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Utility bills come due as state’s moratorium on service cutoffs expires

As the state moratorium on utility service shutoffs expires, companies including Eversource and National Grid are offering partial forgiveness of past-due balances and discounted rates for low-income families.Eversource

The bills are coming due for hundreds of thousands of Massachusetts residents who’ve fallen behind on utility payments during the COVID-19 crisis.

The statewide moratorium on service cutoffs for nonpayment of bills expires on Thursday. But state officials and utility companies are offering a number of repayment options to cash-strapped consumers.

The moratorium was imposed by an executive order from the Baker administration in March 2020. It was intended to protect citizens thrown out of work by the economic lockdown aimed at halting the COVID pandemic. Electric, gas, and water companies were barred from cutting off service to customers who couldn’t afford to pay their bills. The original order was set to expire in April, but was extended to the end of June.


Even with falling COVID infection rates and a recovering economy, there were nearly 350,000 customers in arrears on their electric bills in June, and more than 170,000 who were behind on their gas bills, according to data from the Massachusetts Department of Public Utilities. Both these numbers are down significantly from the previous month, suggesting that consumers have already begun playing catch-up on their utility bills. But those with unpaid balances may soon receive notices warning that their services could be shut off.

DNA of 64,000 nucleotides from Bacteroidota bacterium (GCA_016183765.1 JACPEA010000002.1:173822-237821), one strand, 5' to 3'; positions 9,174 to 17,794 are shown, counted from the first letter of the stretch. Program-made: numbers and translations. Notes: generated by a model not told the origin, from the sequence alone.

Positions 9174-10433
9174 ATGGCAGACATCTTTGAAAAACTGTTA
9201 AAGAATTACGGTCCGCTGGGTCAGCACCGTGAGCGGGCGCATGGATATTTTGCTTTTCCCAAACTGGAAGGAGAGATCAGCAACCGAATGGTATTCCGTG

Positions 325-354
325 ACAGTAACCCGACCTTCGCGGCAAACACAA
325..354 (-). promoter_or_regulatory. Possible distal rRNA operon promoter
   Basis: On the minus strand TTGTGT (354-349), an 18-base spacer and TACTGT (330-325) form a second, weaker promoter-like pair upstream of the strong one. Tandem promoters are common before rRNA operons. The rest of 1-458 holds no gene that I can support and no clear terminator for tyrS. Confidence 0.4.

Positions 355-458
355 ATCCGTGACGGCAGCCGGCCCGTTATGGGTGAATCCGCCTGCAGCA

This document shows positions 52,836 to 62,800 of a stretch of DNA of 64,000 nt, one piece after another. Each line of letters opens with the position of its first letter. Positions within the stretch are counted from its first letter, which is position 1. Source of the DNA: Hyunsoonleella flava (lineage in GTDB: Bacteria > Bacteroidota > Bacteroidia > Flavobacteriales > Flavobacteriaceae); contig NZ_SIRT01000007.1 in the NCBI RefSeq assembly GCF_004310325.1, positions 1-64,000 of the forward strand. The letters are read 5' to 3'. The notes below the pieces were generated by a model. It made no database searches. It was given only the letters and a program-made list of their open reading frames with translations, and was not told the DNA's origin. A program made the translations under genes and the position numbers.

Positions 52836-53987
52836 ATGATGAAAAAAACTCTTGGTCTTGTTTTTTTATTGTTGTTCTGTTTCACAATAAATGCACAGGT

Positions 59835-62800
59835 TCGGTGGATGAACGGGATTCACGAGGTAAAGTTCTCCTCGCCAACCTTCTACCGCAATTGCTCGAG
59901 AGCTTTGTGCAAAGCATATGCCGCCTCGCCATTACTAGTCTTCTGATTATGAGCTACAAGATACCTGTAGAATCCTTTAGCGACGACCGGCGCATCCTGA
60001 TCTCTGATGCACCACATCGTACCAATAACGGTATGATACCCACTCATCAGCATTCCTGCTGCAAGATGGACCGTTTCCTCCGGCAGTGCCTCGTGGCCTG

These notices will also include advice on how to get help with making utility payments.

For instance, the federal Emergency Rental Assistance Program that’s helped millions to pay their rent also offers assistance with utility payments. People earning less than 80 percent of the median income in their area can get up to $1,500 in aid, even if they don’t need help making rent payments. Information on the program is available at Mass.gov/CovidHousingHelp or by dialing 211.

The city of Boston’s Rental Relief Fund can also provide up to $1,500 of help with utility bills. More information is available at 617-635-4200.


In addition, people who need a little extra time can work directly with their utilities.

Companies including National Grid and Eversource are offering partial forgiveness of past-due balances and discounted rates for low-income families. And every household, regardless of income, can reach out to the utilities and set up a 12-month payment plan.

As long as the agreed-upon payments are made, their services won’t be cut off.

Hiawatha Bray can be reached at hiawatha.bray@globe.com. Follow him on Twitter @GlobeTechLab.